CCTrax: This is a more recent addition to the ranks of Creative Commons based aggregators. It is a hand-curated collection by @deeload. He does a great job of working with a lot of netlabels to pull together releases that are mostly interesting. He seems to emphasize more House and Techno styles, however his ambient, trip-hop and hip-hop collectionsare pretty fantastic.
Fwonk*: What is Fwonk? Is it a netlabel? Yes. Is it an aggregated / curated music collection? Yes. Is it a podcast? Yes. (Although I haven’t seen any new podcasts for a while.) It’s really a site that needs to be checked out and evaluated by each person to decide if they are of value. For a while I was finding a few releases through them, but recently not as much. [Ed. Note: Apparently Fwonk* has decided to re-focus on just being a netlabel.]
Radio / Streaming
Most of the sites listed above you can stream through. There are few others that are specifically about streaming / listening, and not as much about downloading.
CCHits: This is a Top of the Charts style page where you can find what are the most popular tracks. There’s over 100 tracks on the chart at any given time, and it is updated daily. There are also shows you can listen to: Daily Exposure (new tracks), a Weekly Review show and a Monthly Charts show.
FreeMusi.cc: This is a large juke box of close to 20,000 creative commons tracks. You can search, select tracks, make a playlist and listen to the tracks. All of the tracks have a source link to the download page on the Internet Archive.
Creative Commons Reviews
Here’s just a couple of sites that provide reviews of Creative Commons releases. There are lots more than this, but this is just a few off the top of my head.
Cerebral Rift: If you are reading this article, you are likely on the site. I try to produce a few of reviews each week, although sometimes I get distracted with other news stories that are going on. I also started a new feature recently where I will write a feature / spotlight article on some mixes that I’ve found over the last month…consider it a way to sample a netlabel without spending a bunch of time search and listening randomly.
Netlabelism: This is the Net Audio magazine. They are totally dedicated to the Netlabel scene and provide lots of good reviews. Well worth spending some quality time with.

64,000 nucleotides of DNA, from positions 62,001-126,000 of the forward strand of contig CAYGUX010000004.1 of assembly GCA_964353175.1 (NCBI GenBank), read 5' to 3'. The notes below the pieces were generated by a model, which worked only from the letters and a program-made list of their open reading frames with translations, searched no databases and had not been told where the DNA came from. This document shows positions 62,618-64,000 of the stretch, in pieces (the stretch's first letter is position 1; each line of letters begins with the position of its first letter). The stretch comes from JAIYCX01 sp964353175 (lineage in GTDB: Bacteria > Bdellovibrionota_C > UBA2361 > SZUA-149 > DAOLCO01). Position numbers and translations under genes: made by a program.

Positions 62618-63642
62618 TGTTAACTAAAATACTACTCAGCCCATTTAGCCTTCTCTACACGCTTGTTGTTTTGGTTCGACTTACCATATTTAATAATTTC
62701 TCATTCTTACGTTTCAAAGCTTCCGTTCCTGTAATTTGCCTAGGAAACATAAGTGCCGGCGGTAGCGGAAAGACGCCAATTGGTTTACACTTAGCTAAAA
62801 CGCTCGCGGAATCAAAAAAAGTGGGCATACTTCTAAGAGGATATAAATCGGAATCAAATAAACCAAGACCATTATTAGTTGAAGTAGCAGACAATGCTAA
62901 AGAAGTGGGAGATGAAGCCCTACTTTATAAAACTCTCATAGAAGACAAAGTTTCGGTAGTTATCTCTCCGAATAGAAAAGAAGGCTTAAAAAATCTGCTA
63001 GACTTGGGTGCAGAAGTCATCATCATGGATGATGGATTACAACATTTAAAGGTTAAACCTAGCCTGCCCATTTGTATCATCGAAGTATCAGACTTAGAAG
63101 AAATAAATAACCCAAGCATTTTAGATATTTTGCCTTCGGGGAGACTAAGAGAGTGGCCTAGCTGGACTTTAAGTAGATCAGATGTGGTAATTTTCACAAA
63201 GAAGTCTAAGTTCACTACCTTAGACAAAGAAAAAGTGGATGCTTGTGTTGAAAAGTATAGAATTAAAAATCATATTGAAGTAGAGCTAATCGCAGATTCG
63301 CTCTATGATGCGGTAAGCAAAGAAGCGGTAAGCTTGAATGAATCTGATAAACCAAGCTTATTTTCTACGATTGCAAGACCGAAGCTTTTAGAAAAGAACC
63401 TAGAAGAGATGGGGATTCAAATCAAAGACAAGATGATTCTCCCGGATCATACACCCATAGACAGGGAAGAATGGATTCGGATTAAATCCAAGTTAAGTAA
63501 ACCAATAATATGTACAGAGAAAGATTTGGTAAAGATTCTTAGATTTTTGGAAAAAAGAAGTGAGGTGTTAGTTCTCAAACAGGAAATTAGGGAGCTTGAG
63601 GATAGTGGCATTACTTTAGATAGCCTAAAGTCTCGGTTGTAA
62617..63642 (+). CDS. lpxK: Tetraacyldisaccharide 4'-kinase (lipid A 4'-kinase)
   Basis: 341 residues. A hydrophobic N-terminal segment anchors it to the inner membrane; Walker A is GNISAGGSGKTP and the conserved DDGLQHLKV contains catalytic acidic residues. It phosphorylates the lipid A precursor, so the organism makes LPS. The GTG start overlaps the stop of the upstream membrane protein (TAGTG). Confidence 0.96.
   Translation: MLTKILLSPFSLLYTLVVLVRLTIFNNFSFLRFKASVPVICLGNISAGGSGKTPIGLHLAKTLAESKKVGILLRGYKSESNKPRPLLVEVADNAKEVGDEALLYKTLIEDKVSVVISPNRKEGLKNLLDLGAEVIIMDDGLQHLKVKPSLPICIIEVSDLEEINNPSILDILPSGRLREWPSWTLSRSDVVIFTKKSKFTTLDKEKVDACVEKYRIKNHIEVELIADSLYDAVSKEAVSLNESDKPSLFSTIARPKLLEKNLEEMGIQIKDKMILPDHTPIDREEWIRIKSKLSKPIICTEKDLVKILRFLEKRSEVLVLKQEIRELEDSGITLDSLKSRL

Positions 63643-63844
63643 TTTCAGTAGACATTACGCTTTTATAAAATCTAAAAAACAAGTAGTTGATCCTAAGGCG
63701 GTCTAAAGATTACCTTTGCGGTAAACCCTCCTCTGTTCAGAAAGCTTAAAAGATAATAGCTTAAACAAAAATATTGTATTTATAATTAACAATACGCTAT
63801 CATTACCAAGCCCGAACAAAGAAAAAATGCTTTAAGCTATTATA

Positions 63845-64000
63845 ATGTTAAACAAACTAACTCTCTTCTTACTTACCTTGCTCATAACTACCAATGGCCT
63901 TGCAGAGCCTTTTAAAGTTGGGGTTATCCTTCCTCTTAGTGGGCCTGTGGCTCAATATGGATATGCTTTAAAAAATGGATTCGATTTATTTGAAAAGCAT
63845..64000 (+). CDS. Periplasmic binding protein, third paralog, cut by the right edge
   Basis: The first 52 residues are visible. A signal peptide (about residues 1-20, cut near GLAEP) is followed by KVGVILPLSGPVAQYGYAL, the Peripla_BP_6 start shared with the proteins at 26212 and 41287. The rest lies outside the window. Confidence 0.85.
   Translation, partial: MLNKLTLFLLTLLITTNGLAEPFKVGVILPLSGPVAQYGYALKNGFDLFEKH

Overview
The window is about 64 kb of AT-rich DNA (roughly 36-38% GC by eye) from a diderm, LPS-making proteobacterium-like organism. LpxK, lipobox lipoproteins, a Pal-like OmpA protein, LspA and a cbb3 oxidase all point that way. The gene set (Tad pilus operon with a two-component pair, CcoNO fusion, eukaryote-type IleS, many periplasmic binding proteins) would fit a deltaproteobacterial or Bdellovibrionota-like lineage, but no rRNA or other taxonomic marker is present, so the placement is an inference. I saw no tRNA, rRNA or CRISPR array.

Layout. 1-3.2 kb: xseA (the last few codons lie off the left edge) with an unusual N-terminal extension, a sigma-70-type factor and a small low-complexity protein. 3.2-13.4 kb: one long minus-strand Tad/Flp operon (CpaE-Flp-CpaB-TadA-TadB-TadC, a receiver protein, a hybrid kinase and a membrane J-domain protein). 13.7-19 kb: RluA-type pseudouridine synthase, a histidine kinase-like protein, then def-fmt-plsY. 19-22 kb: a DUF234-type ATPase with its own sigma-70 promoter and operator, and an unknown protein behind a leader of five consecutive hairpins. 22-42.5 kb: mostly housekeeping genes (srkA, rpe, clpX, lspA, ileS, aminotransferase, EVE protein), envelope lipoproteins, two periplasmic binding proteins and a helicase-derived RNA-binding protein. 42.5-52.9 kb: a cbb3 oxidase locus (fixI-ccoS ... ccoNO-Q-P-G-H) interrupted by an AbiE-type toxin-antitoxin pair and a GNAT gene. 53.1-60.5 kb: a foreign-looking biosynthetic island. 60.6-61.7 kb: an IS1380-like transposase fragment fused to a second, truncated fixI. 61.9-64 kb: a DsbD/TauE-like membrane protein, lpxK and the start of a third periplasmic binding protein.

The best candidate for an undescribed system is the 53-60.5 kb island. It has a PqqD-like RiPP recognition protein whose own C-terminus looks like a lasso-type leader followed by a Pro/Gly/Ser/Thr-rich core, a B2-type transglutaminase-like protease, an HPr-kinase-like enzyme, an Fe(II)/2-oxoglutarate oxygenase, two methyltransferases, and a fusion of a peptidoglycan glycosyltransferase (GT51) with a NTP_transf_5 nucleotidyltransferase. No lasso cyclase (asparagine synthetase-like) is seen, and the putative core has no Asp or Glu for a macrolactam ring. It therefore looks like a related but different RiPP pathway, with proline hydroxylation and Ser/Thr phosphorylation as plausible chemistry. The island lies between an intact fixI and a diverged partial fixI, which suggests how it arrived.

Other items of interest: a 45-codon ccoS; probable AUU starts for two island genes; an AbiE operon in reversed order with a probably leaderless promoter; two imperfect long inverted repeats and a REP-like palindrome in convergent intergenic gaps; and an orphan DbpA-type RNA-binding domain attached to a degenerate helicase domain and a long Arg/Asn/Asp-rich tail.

Ojdo: Not specifically a music or Creative Commons site, but he writes reviews of music that he likes. He doesn’t care about the age of the release, just that it’s good music. And that’s all that matters.
Facebook: Just search Facebook for “netlabel” and you will find a lot of people and pages for netlabels. Just be careful about friend-ing too many at once. You might piss off the Facebook Gods.
Twitter: Many netlabels, podcasts, and magazines have accounts on Twitter. They are a good way to keep up with your favorites (esepcially if you don’t use an RSS Feed Reader). The hash tags: #ccmusic, #netabel and #netaudio will provide good lists of labels to start with.
G+: In particular, there are numerous communities for the Creative Commons. A couple of the more active communities are freemusic and netlabels.
Newspapers / Dailies
There are quite a few “newspaper” style publications on paper.li. Most of these are aggregated from Twitter, but some include resources from other sites. They are always worth a look.
[Ed. Note: I’ve unlinked the entries are no longer available.]
I have all of the above publications embedded into a single page on the CerebralRift under Netlabel News for easily accessing all the publications at once.
Last, but not least, there are tons and tons of podcasts out there that feature Creative Commons music. There is no way I could list all the availabe shows. Some of the shows are all Creative Commons, while some aren’t. Here are few of the shows that I have listened to:
[Ed. Note: I’ve unlinked the shows that are either no longer, or definitely on hiatus. Rathole Radio has been inactive for a while, but it’s archive is still available, the others aren’t.]
Now that’s a starter’s list. If you can’t find music that you like using these resources, well I don’t know what to tell you. At some point I am considering starting a link database for many of these resources and adding to it as I find more. I know there are literally hundreds of sites that I have been to that aren’t listed here. At some point I will spend some time really picking my brain to come up with a more exhaustive list.